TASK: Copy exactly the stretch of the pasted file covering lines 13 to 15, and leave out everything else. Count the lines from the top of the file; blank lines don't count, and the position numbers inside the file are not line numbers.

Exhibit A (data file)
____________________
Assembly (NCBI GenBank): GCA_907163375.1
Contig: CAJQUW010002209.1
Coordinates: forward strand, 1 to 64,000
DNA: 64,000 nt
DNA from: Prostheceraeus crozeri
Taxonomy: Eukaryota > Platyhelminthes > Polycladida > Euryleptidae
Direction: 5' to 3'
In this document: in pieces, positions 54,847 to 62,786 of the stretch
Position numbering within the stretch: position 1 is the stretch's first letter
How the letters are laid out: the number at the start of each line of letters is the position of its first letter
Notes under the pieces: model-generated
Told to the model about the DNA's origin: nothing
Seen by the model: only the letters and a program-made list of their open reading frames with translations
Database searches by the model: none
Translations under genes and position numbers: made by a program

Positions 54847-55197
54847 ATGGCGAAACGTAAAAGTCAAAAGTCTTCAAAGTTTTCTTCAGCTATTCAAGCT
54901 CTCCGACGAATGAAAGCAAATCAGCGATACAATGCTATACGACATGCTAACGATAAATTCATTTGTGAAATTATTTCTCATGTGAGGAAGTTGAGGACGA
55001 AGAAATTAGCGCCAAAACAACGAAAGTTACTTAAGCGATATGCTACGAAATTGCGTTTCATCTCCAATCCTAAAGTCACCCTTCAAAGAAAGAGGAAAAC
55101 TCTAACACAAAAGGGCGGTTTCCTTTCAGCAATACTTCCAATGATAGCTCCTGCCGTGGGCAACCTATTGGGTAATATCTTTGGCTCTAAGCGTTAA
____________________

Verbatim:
Seen by the model: only the letters and a program-made list of their open reading frames with translations
Database searches by the model: none
Translations under genes and position numbers: made by a program